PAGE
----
This week, I’m studying Nehemiah 12 in preparing my Sunday sermon. It will be a follow up to last week’s and the subject will be worship. In Nehemiah 12, the dedication of the wall was such that everyone could hear the joy in Jerusalem. The obvious problem to address is that this really doesn’t describe the worship at my church. I’ll go out on a limb and say it doesn’t describe the worship in most churches. It seems that worship is either a drudgery; a spiritual chore that must be suffered or a fake, manic performance that exists only in the confines of the service.

The problem goes deeper than that. Lately, I’m not sure my joy can be heard. I just don’t always feel like worship. Maybe its a cold winter. Maybe its the day to day frustrations of pastoral ministry. Maybe its that God has been allowing my “personal space” to be invaded more and more. I’m not sure what it is, but I don’t really feel that joyful this week.

As I was struggling with the idea of worshiping joyfully even when I don’t feel like worship, I came across this great blog post from Dr. Russell Moore. Of particular interest to me was this statement:

By not speaking, where the Bible speaks, to the full range of human emotion—including loneliness, guilt, desolation, anger, fear, desperation—we only leave our people there, wondering why they just can’t be “Christian” enough to smile through it all.

This is exactly right. I’ve been preaching through Psalms on Sunday evening, and have been struck many times by the fact that many of those worship hymns were often voiced from times of fear and despair. However, in most of our churches, our worship hymns are all positive proclamations, and more and more, they are positive proclamations about how we feel, even though they many not be accurate.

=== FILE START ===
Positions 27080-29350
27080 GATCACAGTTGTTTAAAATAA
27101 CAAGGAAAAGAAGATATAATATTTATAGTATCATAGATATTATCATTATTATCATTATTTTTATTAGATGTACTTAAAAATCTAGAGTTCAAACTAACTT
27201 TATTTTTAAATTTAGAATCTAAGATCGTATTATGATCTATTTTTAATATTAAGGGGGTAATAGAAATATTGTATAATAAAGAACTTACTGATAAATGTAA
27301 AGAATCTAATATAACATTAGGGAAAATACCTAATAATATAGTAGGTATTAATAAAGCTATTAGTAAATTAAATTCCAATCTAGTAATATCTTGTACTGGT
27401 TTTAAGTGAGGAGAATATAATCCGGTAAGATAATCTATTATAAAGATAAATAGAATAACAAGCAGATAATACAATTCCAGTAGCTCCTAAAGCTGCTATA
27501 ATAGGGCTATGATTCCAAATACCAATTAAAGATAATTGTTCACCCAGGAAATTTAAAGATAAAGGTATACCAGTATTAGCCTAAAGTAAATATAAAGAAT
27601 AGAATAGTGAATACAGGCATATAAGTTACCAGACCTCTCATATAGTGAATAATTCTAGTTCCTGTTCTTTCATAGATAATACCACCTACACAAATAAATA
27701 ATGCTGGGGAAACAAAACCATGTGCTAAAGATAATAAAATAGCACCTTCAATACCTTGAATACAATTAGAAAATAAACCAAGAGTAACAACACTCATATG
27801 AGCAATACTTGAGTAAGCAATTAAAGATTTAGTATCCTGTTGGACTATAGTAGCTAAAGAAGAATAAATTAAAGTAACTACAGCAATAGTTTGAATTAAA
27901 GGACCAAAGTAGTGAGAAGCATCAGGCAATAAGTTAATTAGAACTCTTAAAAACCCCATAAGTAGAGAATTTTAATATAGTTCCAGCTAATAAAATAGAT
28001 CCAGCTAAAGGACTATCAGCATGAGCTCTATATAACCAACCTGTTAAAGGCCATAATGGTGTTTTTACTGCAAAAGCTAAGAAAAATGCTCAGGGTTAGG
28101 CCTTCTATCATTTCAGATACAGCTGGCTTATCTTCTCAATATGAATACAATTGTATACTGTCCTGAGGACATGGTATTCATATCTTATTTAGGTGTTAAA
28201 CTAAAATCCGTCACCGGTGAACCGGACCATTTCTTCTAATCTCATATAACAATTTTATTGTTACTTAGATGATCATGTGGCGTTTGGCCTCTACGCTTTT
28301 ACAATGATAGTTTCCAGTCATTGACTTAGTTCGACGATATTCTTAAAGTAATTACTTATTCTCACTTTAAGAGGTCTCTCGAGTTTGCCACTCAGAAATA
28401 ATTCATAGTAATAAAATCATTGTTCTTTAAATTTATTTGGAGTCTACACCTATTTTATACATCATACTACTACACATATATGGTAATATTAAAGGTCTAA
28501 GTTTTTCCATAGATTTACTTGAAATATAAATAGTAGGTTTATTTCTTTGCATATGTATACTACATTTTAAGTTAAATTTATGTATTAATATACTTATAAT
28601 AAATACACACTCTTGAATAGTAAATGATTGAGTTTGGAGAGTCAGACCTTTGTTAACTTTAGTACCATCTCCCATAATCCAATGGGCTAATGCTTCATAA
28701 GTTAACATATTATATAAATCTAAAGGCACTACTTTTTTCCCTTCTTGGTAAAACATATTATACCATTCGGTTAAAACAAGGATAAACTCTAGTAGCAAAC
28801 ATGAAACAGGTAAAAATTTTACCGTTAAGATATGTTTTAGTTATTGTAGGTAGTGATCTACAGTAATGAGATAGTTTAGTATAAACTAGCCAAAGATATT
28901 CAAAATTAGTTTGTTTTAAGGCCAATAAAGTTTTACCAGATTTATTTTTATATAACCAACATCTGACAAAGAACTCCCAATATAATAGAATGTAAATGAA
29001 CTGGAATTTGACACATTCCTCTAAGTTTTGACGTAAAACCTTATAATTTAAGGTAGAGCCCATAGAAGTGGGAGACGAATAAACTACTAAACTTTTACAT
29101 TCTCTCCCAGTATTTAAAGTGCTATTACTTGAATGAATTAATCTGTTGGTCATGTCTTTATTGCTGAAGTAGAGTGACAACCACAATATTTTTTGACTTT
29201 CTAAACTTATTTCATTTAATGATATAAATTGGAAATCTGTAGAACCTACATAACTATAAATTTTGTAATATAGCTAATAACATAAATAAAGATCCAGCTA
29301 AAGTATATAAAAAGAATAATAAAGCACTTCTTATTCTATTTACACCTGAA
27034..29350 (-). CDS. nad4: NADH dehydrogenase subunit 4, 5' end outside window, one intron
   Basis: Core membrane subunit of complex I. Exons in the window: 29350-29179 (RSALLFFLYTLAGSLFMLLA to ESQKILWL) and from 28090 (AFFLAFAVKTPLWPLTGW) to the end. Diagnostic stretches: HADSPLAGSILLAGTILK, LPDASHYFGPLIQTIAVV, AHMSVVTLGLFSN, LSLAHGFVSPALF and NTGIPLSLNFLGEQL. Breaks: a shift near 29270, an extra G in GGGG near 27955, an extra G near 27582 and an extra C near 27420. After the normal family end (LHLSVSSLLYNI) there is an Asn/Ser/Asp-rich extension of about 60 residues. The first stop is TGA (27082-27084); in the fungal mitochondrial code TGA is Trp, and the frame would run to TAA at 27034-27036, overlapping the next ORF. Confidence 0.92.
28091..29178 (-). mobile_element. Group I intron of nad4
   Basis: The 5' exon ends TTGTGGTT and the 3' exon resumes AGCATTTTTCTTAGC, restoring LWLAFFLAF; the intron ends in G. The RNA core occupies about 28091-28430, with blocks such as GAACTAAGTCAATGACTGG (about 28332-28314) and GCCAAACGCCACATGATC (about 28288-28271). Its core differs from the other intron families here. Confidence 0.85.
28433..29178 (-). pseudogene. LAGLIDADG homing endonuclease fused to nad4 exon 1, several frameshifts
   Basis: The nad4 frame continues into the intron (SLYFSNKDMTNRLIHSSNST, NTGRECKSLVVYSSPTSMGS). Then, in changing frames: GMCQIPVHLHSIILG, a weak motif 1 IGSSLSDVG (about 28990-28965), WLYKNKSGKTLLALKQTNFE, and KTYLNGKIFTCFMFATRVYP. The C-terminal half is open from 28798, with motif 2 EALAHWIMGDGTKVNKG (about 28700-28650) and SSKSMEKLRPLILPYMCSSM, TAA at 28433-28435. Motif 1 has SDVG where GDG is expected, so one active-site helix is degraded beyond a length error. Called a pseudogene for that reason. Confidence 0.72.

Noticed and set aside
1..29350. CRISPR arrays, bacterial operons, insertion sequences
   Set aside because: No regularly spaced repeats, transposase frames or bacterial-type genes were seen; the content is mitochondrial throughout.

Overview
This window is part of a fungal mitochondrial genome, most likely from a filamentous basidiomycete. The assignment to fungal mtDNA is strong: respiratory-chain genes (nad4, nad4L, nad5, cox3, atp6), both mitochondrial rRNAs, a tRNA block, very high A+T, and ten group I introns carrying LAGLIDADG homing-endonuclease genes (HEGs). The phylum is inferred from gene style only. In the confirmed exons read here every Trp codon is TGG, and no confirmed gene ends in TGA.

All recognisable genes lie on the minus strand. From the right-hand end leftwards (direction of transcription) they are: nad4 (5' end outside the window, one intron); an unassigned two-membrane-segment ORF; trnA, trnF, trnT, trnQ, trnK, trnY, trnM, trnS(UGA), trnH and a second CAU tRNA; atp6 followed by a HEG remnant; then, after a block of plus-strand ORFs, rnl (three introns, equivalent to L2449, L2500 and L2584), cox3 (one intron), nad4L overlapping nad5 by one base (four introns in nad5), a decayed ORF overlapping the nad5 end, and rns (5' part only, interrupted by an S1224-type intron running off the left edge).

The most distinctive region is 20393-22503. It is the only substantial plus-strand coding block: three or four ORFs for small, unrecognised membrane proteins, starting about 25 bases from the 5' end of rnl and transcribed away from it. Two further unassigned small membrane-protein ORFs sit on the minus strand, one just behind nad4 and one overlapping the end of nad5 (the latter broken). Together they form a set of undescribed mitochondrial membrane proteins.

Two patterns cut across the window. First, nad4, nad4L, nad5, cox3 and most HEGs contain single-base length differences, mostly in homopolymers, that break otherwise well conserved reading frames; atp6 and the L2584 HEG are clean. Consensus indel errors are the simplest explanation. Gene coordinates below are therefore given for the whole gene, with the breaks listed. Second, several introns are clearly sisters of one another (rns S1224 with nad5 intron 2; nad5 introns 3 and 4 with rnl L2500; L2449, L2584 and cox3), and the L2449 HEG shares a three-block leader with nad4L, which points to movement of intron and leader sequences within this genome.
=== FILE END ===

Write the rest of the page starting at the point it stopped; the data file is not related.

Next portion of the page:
Naturally, if our worship amounts to a dishonest claim of feeling joyful and happy; being the victor of all of life’s battles then we will feel a tension between what is and what ought to be. The Gospel addresses this tension, but since we leave out statements of confession, sorrow, mourning, doubt, etc, we are far from looking for this answer. Instead, we address the tension by recreating worship to meet our emotional needs. We want our favorite songs to make us feel good. We want uplifting messages, and we want attention. We assume that all of this will make us feel the way our songs have told us we ought to feel.

Thus, there is no worship at all. Well, that is not exactly true. There is plenty of self-worship, but that would be the exact opposite of what we are called to as Christians.

Most of the time, when we don’t feel like worship, we feel like we have to fake it. In doing so, we fake it more than we know. Instead, we must be honest in our worship. Not a self-pity type of honesty, but an honesty that finds its answers in the cross. When we confess our doubts and our failures and we surrender our hurts and sorrows, we find grace. At that moment, we can worship in true joy, as opposed to pretend happiness.

So you don’t feel like worship? Go to the cross. I think you will find your heart more joyful than ever when you get there.

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